And yet... It was a hollow victory. As the Japanese had just demonstrated, the era of the battleship, those armored giants of the seas, was over. The age of the aircraft carrier had dawned, and luckily, all three of the U.S.'s Pacific carriers were away at sea when the attack occurred. In time, this would prove to be the navy's saving grace – but for the present, everything seemed lost.

The Japanese Imperial Fleet was at the peak of its powers that day. Within hours, it unwound a furious combination of blows across the Pacific. Japanese aircraft would soon appear like wraiths above Malaysia, the Philippines, Wake Island, and the Dutch East Indies (now Indonesia), leaving a trail of scorched wreckage wherever they went.

lthough in later years and battles, Japan would witness its vaunted pilot corps dwindle away, its finest officers shot out of the sky or sunk to the briny deep, on that fateful morning in 1941, the Japanese pilots were at the top of their game. They were the elite of the elite, and it is doubtful we shall ever see their like again.

If you know anything at all about the Japanese, you should know that whenever they do anything, they do it with that fullness of concentration and purpose that lies at the heart of their national character. Before a Japanese pilot could even reach the controls of his airplane, he underwent a rigorous training program that can best be described as mind-boggling. He was forced to sit in a tiny room for days and catch flies in his hands – not kill them, mind you, just catch them. He was trained to navigate by the stars, and some pilots could even locate stars in daylight. He was taught how to sleep in his cockpit as he flew for thousands of miles alone above the trackless sea, only to wake up at a prearranged time and hone in on his target.

These were the mysterious enemies who appeared suddenly out of the skies on that infamous day 80 years ago. Most Americans knew next to nothing about them, but it did not take long for this benign ignorance to transform into blistering hatred.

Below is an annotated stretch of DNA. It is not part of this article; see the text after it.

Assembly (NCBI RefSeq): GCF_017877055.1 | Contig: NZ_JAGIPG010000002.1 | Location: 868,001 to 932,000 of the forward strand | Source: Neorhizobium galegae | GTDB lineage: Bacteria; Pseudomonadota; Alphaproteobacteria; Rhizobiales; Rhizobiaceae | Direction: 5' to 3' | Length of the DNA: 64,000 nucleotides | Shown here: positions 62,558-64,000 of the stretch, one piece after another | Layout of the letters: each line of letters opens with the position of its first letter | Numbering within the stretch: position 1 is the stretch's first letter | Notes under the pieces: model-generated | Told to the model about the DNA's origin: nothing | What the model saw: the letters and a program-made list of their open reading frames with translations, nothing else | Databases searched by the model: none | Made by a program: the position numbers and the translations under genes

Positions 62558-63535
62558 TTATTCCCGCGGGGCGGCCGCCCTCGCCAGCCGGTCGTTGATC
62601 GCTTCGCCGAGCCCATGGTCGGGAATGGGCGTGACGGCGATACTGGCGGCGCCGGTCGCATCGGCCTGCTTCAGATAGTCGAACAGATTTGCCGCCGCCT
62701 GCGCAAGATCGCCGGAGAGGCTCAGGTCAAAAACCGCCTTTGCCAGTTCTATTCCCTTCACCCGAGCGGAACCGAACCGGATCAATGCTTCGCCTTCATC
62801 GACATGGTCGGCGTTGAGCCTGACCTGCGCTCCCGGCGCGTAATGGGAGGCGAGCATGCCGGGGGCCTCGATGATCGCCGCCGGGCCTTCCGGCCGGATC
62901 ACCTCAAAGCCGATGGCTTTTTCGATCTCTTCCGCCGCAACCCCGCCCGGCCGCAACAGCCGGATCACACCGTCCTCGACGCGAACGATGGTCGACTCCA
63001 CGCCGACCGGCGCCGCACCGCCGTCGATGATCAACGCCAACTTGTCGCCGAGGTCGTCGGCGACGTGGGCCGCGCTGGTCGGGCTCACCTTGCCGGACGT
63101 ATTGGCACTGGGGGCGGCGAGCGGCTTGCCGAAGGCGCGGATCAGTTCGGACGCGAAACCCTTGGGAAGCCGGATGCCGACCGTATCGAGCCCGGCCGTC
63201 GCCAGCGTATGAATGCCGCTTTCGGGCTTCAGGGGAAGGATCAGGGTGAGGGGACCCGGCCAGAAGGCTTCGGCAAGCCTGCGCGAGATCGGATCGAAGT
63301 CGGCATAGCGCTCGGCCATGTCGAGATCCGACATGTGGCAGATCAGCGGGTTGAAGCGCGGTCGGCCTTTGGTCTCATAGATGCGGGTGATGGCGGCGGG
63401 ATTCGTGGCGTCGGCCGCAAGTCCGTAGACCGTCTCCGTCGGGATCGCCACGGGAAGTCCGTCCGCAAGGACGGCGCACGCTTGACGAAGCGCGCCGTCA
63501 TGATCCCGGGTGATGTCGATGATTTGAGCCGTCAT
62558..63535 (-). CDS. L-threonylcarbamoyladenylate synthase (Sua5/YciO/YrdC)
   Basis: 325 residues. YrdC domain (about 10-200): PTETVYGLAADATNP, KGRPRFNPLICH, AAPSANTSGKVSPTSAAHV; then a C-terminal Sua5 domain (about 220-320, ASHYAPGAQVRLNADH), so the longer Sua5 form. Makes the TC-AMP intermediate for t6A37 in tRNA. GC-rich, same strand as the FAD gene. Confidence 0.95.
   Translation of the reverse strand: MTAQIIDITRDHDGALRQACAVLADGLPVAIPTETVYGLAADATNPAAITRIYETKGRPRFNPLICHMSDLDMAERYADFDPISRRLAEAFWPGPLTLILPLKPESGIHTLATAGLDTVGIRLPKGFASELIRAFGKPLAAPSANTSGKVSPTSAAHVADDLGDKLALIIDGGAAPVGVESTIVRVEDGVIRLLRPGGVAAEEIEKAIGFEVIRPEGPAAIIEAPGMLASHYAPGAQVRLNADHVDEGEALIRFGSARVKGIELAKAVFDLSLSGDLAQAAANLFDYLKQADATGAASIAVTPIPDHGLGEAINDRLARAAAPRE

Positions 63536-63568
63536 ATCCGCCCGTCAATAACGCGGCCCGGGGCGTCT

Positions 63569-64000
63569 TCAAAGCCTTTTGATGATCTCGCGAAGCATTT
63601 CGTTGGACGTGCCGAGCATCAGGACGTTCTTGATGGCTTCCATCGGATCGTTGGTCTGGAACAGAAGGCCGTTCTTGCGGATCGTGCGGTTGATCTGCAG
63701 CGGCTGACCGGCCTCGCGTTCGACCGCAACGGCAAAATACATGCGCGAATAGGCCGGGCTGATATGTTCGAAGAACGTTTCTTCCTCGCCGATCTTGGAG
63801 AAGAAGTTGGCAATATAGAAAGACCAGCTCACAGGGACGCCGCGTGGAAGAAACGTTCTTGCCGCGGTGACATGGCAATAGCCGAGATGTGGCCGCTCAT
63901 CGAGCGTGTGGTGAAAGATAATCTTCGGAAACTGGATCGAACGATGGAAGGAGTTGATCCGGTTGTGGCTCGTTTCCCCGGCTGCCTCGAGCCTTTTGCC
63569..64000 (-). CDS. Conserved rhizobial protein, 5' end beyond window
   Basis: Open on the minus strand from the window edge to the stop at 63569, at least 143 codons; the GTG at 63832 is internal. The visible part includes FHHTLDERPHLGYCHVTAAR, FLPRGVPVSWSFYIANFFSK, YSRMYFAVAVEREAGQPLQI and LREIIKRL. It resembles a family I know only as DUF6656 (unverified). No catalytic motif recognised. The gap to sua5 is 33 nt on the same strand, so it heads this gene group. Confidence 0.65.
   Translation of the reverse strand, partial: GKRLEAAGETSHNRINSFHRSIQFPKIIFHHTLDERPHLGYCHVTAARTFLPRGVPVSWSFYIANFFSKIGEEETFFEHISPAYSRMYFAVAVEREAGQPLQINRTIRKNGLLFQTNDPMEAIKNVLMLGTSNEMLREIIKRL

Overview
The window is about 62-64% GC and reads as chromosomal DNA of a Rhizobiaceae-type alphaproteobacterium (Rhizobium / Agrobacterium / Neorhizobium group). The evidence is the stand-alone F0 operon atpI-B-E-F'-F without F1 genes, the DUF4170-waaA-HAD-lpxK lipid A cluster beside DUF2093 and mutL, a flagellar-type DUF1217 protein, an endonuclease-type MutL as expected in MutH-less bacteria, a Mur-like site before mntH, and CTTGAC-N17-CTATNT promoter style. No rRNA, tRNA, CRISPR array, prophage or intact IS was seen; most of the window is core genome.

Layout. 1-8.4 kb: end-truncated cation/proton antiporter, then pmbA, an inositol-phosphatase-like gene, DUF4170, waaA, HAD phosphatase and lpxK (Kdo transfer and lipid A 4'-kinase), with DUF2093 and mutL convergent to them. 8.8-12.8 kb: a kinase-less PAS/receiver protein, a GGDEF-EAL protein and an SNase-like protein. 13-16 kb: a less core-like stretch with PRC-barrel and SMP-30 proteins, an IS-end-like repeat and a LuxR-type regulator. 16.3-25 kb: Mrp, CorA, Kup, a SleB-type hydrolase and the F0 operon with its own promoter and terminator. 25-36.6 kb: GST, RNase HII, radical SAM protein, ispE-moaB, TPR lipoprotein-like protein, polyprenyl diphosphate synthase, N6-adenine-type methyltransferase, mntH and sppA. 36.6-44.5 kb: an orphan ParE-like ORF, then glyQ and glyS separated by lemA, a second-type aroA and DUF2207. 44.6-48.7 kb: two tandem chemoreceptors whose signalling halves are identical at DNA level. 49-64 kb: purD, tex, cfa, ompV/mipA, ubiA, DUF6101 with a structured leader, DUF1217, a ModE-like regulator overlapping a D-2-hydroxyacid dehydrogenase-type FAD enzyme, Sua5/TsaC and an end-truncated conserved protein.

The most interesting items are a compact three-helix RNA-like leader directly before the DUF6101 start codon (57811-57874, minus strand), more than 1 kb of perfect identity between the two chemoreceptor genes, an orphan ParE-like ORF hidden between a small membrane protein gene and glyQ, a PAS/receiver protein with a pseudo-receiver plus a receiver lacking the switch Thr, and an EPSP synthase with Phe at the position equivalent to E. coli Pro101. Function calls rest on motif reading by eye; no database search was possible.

The war American waged against Japan would be much unlike the war it waged against Germany – who (for reasons we will never know) declared war against America a few days later – this war was a personal one. The Japanese surprise attack was, to western minds, a violation of one of the most sacred points of honor: You do not strike your enemy when his back is turned.

Of course, the Japanese also had their own complex ideas about honor, which would reveal themselves in horrendous suicide attacks and bone-chilling doomed charges. This war would be a mad brutal bitter fistfight from beginning to end, culminating in the gruesome firebombing of Japanese cities, and its most hideous apotheosis: the mushroom clouds over Hiroshima and Nagasaki.

But the Japanese, after all, had brought it upon themselves. They paid dearly for their dreams of imperial conquest. By the end, their nation was so thoroughly destroyed, its manhood so thoroughly squandered away, that all that remains of the once invincible Empire of Japan is a ghostly memory. A few wrecked hulls of warplanes scattered in shallow coral atolls are her only monuments. The last living memories of that time and that nation have all gone to their rest.

Pearl Harbor... Good thing, bad thing...? It’s hard to say. The world is much improved with the burial of the Empire of Japan, but the sacrifices required in that endeavor must never be discounted. I suppose you could say the same about so many wars across the ages. Maybe, "good thing, bad thing" is hardly the question even to ask.

It seems I'm in a reflective mood these days. It occurred to me recently that I’m not getting any younger. To read about the death of Bob Dole suddenly reminded me that almost all of my boyhood heroes are gone. Those American Tars and GI's who fearlessly went tramping around the world, setting everything right – you have know idea how much we loved them, how much we wished to be like them. And their commanders – Eisenhower, Patton, MacArthur, Nimitz, Halsey – they were like gods.

I wonder if we shall ever see their like again too. Indeed, I wonder if the nation even has the hard-stuff inside it to fight a third world war, or whether easy wealth and careless amusements have ruined us beyond repair. I certainly hope we do have a solid stern something buried at the center of us, because you never know what frightful news will break, one morning when you least expect it...

Not too many zingers in this one. I apologize for that, but otherwise,

Do your reading,

James O’Flannery